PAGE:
- Director election resolutions continue to receive high levels of support.
- Remuneration policy triennial renewal vote showed no failures.
- Disapplication of pre-emption rights authority received good levels of support.
Each year, annual general meetings (AGM) in the UK provide the opportunity for directors to seek shareholder approval for resolutions.
To understand how successful the voting outcomes will be, it is important to be prepared, for example through understanding institutional investor voting policies and how they assess corporate governance and remuneration matters. Among the many factors influencing how shareholders vote are:
- the ‘type’ of shareholder – for example, employees, individual shareholders, institutional shareholders –
- their likelihood of voting
- corporate governance expectations.
Many institutional shareholders have detailed voting policies which are supplemented by the use of proxy advisory agencies who produce voting recommendations.
Shareholder engagement is also crucial to inform how successful voting outcomes will be, particularly in a year of remuneration policy renewals. This is an opportunity for boards and remuneration committees to understand shareholder views and take these into consideration before presenting a matter for approval.
Below, we consider some of the key voting themes we have observed for AGMs in the FTSE 350 held from 1 January 2023 to 31 July 2023, the period when many UK listed companies hold their AGMs.
Annual report and accounts
Very pleasingly we see high levels of support for adoption of the annual report and accounts. We continue to see the development of reporting in line with TCFD, and section 172 reporting is now well established. Neither have been observed as voting issues, as yet.
This is by far the category with the highest number of individual resolutions, driven by the UK Corporate Governance Code setting expectations for annual re-election of directors. A growing number of factors are being assessed by shareholders, specifically institutional investors, to inform their decision on whether to re-elect a director.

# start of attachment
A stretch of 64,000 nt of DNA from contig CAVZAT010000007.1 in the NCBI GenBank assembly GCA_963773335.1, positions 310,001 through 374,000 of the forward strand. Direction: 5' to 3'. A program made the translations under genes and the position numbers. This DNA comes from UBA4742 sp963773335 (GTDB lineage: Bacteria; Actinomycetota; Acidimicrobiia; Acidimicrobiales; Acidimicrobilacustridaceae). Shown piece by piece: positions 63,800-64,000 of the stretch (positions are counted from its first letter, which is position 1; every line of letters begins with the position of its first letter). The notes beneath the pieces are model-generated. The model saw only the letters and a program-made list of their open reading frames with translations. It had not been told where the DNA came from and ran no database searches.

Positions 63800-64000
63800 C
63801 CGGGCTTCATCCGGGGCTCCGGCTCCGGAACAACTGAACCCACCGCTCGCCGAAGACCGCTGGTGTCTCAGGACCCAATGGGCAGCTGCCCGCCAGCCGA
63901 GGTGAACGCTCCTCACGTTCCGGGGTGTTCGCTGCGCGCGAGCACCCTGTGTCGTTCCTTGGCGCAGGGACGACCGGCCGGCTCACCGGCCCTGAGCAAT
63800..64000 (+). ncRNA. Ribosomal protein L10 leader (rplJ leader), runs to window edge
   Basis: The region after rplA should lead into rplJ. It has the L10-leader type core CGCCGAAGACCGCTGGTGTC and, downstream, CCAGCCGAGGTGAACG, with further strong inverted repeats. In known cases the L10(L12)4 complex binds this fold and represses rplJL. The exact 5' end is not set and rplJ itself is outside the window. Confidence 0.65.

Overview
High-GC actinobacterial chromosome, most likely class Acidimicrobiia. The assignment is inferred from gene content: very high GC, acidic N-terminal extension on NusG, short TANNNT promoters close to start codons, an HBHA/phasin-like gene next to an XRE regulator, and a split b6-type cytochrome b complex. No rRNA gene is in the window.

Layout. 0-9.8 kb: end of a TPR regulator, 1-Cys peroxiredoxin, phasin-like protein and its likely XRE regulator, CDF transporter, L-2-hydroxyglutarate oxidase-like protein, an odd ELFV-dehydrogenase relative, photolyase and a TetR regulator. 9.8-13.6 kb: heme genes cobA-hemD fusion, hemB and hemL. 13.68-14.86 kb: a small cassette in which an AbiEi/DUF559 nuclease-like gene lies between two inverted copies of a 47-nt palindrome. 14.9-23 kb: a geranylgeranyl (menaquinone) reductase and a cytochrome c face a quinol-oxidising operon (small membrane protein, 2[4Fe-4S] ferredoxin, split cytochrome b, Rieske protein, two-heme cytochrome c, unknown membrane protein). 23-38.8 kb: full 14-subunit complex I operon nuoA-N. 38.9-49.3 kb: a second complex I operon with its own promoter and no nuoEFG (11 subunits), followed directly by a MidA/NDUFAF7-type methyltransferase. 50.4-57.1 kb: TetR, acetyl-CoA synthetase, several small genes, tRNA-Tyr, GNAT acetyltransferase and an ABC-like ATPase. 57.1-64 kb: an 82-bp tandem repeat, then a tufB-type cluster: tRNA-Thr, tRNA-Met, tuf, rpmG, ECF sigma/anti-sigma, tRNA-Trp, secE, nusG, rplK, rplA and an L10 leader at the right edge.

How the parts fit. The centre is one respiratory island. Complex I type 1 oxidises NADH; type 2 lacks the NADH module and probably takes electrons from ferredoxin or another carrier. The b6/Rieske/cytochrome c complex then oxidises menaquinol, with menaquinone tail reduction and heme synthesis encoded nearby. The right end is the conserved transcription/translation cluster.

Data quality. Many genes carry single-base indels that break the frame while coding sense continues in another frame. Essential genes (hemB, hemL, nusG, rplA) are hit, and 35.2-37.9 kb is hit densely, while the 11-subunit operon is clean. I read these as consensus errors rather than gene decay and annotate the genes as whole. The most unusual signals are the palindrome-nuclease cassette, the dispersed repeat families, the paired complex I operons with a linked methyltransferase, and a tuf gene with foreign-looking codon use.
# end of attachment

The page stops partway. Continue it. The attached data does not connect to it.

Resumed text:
While we have witnessed an increasing focus on over-boarding and diversity levels, particularly gender diversity at board level, overall, we observed very good levels of support, with less than 1% of director election resolutions receiving less than 80% support.
Ethnic diversity expectations have been set by the Parker Review for FTSE 350 companies – the target is for FTSE 100 companies to have at least one director of colour by the end of 2021 and for FTSE 250 companies to achieve this by the end of 2024. The new listing rules for reporting on diversity and inclusion have built on this; we wait to see the voting impact if expectations have not been met.
For UK listed companies, the remuneration report is an annual advisory vote on the AGM agenda, while the remuneration policy needs to be submitted for shareholder approval at least every three years.
2023 was a busy year for the triennial approval vote, and average support levels across the FTSE 350 increased compared to 2022. Importantly we saw no failures, meaning that companies can now proceed with implementation of the policy to incentivise and reward their executive directors.
The remuneration report sets out how the remuneration policy has been implemented and is possibly the biggest area of focus and analysis. If you consider the length of the directors’ remuneration report in the annual report, often running to over 20 pages long, this may give an indication of the level of detail and scrutiny applied.
Levels of support for the remuneration report across the FTSE 350 were above 92%; 22 resolutions received less than 80% support and two resolutions failed to pass. As an advisory vote only, there are no procedural implications, however institutional investors can be exercised by what they deem to be poor remuneration practices year on year, and this can eventually lead to issues with the election of directors who are members of the remuneration committee.
Share capital authorities
Overall support levels for all types of share capital authority requests declined in 2023 compared to 2022 however remained above 95% on average. There will be multiple factors influencing these average support levels. In the UK, the typical AGM agenda includes authority to allot shares on a pre-emptive basis and authority to disapply pre-emption rights for a proportion of those allotments. We also see the request for market purchase of shares. There are clear market expectations on the maximum levels to be requested and conditions that apply to those authorities. 2023 saw an increase in the allowable levels for the disapplication of pre-emption rights, levels that were supported by proxy advisors ISS and Glass Lewis, and pleasingly most of these resolutions saw high levels of support.